Please click here for the first installment from our conversation with David Dobrin following JDA's announced merger with RedPrairie.
JB: Now that we've looked at JDA and i2, let's examine RedPrairie.
DD: RedPrairie manages warehouse operations. Trucks drive up. Stuff gets unloaded and put away. An empty truck drives up. Stuff gets taken down from the shelves and loaded on. Remember the end of Raiders of the Lost Ark? This is the stuff that lets them find the Ark again.
JB: So where does warehouse management fit in with merchandising?
DD: It's actually very confusing. Retail goods typically go through a retail warehouse. But retail planning usually assumes that the warehouse is a black box. So right now, today, the two systems are typically quite separate. Orders and deliveries will be pushed from one to the other, and that's it.
JB: But the warehouse and the store are all part of the same supply chain?
DD: They are. Maybe theoretically, you should have a combined merchandising and warehousing and transportation management solution. But historically, the systems grew up separately.
JB: Why is that?
DD: The concerns are different. The warehouse business is about operational efficiency. They have razor thin margins, and for most of these guys, margin comes down to labor cost – how do I put it away efficiently, how do I take it away efficiently? So what Red Prairie does is build applications that help people do this. There can be a lot of pieces and parts: yard management, maybe RFID, whatever. For retail stores, the situation is different.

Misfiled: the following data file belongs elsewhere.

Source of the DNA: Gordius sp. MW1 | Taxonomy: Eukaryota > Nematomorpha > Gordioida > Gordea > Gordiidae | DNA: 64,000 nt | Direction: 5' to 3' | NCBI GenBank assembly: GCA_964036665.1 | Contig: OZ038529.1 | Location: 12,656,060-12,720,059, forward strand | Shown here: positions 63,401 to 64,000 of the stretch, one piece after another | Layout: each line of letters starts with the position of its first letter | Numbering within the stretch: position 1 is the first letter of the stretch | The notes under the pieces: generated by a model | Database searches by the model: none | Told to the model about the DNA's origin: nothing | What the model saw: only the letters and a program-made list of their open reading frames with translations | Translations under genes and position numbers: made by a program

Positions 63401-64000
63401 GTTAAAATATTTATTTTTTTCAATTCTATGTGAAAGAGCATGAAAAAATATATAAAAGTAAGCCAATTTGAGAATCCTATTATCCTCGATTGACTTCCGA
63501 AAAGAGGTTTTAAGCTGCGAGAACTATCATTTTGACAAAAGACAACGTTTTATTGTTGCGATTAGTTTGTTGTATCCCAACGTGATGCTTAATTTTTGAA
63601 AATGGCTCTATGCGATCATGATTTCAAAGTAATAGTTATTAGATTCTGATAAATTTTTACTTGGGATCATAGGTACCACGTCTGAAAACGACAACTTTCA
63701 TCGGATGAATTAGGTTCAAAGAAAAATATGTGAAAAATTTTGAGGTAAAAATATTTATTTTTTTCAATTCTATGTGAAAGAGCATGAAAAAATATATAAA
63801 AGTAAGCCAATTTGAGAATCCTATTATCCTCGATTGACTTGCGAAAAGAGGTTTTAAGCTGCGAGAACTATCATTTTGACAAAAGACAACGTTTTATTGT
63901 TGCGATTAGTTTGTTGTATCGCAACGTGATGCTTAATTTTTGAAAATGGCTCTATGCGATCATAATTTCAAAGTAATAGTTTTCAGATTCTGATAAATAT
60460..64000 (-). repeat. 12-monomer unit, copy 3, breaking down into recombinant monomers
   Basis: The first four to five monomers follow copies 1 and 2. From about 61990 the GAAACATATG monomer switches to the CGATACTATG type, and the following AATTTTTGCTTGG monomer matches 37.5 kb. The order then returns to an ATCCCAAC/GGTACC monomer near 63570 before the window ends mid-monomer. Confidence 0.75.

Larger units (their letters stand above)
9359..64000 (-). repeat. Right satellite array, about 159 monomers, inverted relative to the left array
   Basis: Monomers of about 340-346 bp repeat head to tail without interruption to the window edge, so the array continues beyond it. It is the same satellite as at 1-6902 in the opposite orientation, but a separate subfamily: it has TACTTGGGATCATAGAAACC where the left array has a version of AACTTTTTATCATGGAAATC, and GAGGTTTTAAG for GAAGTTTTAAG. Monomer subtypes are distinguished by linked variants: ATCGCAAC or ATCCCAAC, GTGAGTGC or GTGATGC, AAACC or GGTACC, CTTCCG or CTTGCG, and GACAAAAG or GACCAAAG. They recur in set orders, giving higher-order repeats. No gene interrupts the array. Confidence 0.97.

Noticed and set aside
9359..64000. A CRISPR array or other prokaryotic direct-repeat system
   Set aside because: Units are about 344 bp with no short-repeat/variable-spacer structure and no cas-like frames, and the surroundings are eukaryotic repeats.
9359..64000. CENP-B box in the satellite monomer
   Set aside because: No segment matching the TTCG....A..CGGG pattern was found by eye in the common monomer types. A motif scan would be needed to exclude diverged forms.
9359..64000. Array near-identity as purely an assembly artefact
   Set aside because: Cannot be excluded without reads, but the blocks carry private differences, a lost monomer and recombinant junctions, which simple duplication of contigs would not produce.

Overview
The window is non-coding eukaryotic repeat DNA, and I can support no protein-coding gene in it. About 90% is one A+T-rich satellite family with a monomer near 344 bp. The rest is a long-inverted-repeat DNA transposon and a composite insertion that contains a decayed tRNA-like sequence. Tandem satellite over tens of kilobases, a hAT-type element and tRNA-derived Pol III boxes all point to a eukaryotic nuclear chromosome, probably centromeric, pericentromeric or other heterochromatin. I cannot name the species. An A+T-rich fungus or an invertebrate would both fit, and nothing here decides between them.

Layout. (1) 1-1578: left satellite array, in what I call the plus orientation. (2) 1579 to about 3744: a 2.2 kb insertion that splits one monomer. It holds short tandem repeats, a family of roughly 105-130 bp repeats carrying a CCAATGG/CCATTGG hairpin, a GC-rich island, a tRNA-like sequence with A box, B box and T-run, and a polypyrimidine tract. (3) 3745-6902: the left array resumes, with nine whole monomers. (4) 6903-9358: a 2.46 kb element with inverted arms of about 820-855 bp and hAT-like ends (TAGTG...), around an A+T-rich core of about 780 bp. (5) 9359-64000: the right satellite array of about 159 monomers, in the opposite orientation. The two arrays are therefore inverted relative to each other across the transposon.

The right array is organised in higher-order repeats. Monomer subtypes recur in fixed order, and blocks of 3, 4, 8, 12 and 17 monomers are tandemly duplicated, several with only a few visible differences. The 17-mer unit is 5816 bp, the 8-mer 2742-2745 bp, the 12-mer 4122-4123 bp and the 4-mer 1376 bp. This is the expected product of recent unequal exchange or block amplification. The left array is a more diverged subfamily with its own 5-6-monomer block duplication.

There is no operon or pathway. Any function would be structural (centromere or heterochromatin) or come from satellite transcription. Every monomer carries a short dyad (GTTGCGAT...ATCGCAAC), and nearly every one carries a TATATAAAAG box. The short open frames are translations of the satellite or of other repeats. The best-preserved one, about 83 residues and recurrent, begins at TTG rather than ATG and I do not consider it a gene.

JB: Don't stores have a back-room area and razor-thin margins?
DD: Yes, but the concerns are different because of the size. You don't have a lot of workers who only do deliveries. RFID is not as important except in very big retail operations. (Interestingly, RFID was developed for store shelves, but has never really worked for that environment.)
JB: But maybe a combined, integrated system could give all users the planning and operations flexibility of TPL providers?
DD: Maybe. But that's not the history at JDA. They usually just leave the systems alone. Also, I'm not sure there's a lot of demand.
JB: But it sounds like a match made in supply chain visibility and planning heaven.
DD: Well, maybe, if you think that JDA has the picture of the entire supply chain and they have applications that can figure out what demand is looking like. Then the software can give you a holistic view of supply chain all from the CPG company (which is using same software, ideally) all the way up to store shelf.
But each layer of management, operation and tier is completely different, and JDA has never explored what it would be like to integrate them. That's not their business. JDA is really a cost-play at heart. I'm not objecting to that. What they did with i2 definitely served investors. Frankly, for the few companies that really would have a need for all their products, there's a definite appeal to buying them from one company.
But don't believe for a minute that they are working toward an integrated planning, scheduling, warehouse management and workforce management suite for retail or other sectors. The number of platforms here conjures up Macbeth: "Confusion now hath made his masterpiece."
Spend Matters would like to thank David Dobrin for sharing his candid views, history and analysis of the JDA/RedPrairie combination.